Outcome of EU summit Supports European assets
UIC increases overweighting of euro
RoRo meter still at 3, Risk positioning remains neutral
The Union Investment Committee (UIC) is maintaining its neutral risk positioning (RoRo meter at level 3). It does not believe that there have been any major changes to the economic situation, monetary policy or the pandemic compared with the previous month. The existing positions in the model portfolio – such as in the spread markets and absolute return – have therefore been reaffirmed.
However, the UIC views the outcome of the latest EU summit as a milestone in the battle to tackle the economic fallout from coronavirus. As well as reaching agreement on the multi-annual financial framework (MFF) for the next seven years, leaders also struck a deal on a €750 billion package of loans and grants dubbed ‘Next Generation EU’ (NGEU). This move should enable growth to accelerate by up to 1 percentage point per year for the next three years and reduce the risk of a further crisis materialising in Europe in the wake of coronavirus.
The EU is also making institutional changes, for example providing the option of generating its own revenue. Despite the difficult negotiations, the deal ultimately represents political progress too. The summit shows that the EU is capable of taking action and willing to coordinate its fiscal policy. This is positive for Europe and takes the pressure off the anti-crisis policy of the European Central Bank (ECB), which in turn should benefit European assets.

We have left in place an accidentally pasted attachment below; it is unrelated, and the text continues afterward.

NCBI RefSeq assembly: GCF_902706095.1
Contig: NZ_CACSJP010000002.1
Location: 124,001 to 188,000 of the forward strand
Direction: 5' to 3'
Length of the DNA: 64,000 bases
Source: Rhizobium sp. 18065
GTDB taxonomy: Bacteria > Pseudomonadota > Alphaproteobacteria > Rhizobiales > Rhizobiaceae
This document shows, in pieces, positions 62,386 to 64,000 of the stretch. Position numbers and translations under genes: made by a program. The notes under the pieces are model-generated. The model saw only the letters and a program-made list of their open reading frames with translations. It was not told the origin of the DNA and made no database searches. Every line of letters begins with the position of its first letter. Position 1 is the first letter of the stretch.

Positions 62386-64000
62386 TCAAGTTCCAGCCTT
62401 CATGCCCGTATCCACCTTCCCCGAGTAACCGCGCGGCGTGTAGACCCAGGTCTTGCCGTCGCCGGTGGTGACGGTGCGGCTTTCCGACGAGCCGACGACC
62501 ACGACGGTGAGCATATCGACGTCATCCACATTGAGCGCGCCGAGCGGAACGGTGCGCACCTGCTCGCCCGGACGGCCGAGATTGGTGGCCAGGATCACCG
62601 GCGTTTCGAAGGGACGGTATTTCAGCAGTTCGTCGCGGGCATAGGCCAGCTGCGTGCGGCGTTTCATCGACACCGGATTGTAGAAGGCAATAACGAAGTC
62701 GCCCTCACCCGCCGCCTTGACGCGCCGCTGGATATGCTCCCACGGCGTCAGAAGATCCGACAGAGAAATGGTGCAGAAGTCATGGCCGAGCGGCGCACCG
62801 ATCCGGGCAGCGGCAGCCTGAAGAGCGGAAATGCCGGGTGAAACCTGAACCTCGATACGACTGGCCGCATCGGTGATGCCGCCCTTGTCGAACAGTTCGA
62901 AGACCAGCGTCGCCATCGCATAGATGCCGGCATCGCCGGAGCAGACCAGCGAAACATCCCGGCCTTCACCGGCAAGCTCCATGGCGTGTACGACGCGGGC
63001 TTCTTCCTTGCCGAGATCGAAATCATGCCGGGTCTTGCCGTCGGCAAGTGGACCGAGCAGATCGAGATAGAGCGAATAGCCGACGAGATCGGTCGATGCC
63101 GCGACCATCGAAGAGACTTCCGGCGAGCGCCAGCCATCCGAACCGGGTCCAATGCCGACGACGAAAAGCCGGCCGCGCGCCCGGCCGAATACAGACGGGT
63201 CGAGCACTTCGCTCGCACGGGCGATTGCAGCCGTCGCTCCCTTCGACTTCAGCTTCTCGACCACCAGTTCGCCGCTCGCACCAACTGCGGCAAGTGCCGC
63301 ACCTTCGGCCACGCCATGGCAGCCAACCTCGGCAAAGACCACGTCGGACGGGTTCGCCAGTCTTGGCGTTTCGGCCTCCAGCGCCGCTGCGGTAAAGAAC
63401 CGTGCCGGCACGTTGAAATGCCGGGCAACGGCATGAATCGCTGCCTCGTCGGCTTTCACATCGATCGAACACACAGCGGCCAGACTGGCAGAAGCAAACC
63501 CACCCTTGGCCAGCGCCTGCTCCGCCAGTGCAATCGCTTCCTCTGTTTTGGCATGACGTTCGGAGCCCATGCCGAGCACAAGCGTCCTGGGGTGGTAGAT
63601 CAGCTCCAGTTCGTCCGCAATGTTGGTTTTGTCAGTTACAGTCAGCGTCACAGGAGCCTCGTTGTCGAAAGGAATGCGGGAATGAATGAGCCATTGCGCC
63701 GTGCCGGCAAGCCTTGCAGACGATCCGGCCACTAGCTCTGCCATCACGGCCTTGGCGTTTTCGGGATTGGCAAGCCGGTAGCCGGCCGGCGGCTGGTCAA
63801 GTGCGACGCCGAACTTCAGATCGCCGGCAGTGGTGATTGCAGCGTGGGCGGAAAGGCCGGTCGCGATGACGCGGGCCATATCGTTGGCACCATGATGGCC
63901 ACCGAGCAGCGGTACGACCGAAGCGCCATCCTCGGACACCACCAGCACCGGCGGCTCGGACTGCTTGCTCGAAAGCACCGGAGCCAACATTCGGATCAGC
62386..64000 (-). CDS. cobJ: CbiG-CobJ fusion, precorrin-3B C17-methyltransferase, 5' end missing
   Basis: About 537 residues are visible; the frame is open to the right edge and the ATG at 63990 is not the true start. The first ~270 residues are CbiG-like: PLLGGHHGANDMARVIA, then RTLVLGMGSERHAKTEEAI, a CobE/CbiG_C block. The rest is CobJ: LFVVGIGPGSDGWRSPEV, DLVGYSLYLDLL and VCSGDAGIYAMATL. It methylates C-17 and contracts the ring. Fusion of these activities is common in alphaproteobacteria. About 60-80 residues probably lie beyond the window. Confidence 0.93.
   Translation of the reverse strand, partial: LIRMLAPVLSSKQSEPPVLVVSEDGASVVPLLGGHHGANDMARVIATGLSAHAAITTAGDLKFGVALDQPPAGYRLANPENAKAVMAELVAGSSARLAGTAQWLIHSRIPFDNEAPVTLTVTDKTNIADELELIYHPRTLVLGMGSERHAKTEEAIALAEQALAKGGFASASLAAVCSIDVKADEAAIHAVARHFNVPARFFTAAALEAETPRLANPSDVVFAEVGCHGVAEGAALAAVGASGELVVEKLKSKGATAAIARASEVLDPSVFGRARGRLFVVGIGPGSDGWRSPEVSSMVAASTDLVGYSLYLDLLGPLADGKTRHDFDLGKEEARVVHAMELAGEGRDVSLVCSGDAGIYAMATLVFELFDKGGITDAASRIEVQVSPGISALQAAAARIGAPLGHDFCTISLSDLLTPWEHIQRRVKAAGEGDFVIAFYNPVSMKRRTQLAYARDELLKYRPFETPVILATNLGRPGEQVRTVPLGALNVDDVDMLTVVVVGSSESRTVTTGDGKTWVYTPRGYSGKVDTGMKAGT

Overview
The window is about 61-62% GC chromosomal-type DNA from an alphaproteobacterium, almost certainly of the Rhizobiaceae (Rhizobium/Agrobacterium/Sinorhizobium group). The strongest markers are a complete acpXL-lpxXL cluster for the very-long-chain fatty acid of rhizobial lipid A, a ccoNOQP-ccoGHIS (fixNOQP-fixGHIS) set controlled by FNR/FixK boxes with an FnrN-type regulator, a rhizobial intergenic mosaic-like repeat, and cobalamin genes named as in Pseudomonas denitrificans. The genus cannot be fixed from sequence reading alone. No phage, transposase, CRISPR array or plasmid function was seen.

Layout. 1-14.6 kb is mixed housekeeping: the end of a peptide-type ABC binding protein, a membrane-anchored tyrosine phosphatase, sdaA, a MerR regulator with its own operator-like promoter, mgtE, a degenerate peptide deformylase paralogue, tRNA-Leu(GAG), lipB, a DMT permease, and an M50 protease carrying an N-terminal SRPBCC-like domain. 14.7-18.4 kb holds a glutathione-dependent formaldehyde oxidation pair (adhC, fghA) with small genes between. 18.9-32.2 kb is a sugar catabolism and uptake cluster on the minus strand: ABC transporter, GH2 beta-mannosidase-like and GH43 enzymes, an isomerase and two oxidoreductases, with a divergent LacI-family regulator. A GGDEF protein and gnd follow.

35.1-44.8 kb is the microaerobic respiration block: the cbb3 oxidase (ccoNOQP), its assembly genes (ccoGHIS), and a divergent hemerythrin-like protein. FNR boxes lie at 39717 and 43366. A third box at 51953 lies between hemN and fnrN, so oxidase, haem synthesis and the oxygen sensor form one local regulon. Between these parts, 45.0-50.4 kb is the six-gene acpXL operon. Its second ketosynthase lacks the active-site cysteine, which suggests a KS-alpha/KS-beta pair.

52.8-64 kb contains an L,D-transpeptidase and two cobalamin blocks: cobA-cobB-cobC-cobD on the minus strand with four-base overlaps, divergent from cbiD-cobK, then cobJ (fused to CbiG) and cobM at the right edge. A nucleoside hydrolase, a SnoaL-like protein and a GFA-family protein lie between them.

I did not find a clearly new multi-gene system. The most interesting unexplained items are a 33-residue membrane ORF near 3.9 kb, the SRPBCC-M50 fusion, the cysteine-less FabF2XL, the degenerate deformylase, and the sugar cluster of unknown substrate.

Economy remains fragile
The economy has recently rebounded strongly. External and our own leading indicators have been on a steep upward trajectory from a low level. Nevertheless, the economy remains fragile. In the US, the immediate relief provided to households by the CARES Act is due to stop at the end of July. So far, these payments have offset a good proportion of the decrease in disposable income. When combined with the regular support, net income actually rose. If agreement on an extension is not reached in the highly charged political atmosphere ahead of the election, the economy may suffer as a result.